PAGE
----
In 28 February, 2011 National Post, an article titled: “Doctor prescribes technology fix for patient care”, page FP3 considered how increasing technology related investments was essential if we are to manage healthcare costs and improve system performance.
This post explores how we might consider this effort from a TM perspective.
As readers know, my approach to TM pays particular attention to the pivotal roles within a system. So my first thought is we would benefit from ensuring we made investments to improve these roles performance in the healthcare system. These roles have disproportionate impacts on the performance of other system roles, so any investments in pivotal roles would have performance improving benefits across any specific healthcare system.
We can also look at this opportunity from a different perspective that is familiar to anyone who has been exposed to linear programming.
Linear programmings concludes that maximum system performance is achieved when we reach an intersection between two variables (conceptually more than two variables could intersect at the same point. It is common that a system has several operational constraints and there can be several intersections between any two of them. The linear programming approach is to examine the performance at each and every intersection and determine which intersection point provides the greatest performance.
What does this have to do with TM?
- Removing a constraint (ridding it or easing it) from its current location allows us to potentially find other intersection points that provide superior benefits. A simple example: removing/easing/changing administrative activities from a critical specialist may enable that person to do more within the standard timeframe (e.g., shift, work day). Does the doctor in this case work harder – not likely, are they better utilized, yes. Lesson – ensure your scarce/constrained/limiting talent is well utilized on their most important contribution areas.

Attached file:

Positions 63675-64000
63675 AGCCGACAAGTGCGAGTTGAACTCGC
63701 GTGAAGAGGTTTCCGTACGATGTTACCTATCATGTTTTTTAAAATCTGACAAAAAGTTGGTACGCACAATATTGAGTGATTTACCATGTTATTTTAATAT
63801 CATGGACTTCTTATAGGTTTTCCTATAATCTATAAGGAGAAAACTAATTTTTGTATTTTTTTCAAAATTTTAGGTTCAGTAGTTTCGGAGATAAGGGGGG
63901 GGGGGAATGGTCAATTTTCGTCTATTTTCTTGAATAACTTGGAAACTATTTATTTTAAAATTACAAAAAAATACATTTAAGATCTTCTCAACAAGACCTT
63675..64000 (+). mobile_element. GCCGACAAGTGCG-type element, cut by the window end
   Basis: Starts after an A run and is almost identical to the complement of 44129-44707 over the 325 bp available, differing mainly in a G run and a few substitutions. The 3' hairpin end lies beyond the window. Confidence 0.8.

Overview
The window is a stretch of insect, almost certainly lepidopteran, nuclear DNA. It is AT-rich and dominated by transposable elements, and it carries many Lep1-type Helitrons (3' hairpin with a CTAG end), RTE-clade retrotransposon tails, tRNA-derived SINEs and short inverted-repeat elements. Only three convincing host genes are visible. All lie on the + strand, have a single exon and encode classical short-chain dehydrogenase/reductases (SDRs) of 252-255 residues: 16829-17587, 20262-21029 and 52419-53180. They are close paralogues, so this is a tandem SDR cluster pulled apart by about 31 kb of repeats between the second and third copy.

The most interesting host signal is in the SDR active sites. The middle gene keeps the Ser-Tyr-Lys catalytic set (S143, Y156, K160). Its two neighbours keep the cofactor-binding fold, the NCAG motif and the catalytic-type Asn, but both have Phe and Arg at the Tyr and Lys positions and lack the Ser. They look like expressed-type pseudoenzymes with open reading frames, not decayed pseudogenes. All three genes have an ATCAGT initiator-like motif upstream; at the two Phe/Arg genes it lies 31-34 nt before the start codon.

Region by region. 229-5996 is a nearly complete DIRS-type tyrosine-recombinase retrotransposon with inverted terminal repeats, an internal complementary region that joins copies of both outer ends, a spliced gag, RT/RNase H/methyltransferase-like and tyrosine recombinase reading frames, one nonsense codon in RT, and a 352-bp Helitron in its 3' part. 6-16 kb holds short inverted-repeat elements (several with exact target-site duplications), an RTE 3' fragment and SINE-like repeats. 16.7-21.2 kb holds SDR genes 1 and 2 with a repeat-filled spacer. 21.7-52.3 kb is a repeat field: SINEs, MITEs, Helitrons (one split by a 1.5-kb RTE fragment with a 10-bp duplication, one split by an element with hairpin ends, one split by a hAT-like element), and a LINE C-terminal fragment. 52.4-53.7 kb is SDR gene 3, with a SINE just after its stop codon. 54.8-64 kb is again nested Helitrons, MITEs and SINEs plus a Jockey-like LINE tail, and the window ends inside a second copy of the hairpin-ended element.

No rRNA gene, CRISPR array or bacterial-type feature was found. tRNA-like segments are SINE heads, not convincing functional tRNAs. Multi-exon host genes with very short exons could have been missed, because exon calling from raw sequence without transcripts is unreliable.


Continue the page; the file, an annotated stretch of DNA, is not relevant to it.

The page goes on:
- Making investments so that a constraint, is shifted to a higher level. This enables performance in increase along at least one variable until another intersection point is reached. Here is where technology investments can often assist us. In many cases our current technology sets the limit on volumes and even quality concerns. In the volume area technology limits the number of times a transaction can take place in any given time frame (e.g., once every half hour). Obviously increasing the frequency by which a specific technical system can re used over and over improves performance. On the quality side, no matter what technology is used – there is always some risk of error. This means that due diligence efforts must be made to ensure a critical subsequent use of the information is not made. Investments in superior quality technology have two benefits in that they can reduce or speed up the due diligence needs and they free up these resources for other useful tasks. Lesson – insightful targeted investments have tangible primary and secondary benefits.
As readers know – I pay particular attention to the performance of pivotal roles and I use this linear programming like approach to see where the opportunities lie that if acted upon can increase these roles performance. In other situations where the role is a constraint (say due to short supply markets – e.g., nurses) I would approach this in much the same manner. I look at performance gains that achieve dramatic benefits but not a the cost of further suffering (e.g., more overtime). This makes the roles more effective, reduces the TM issue and supports being a great employer goals.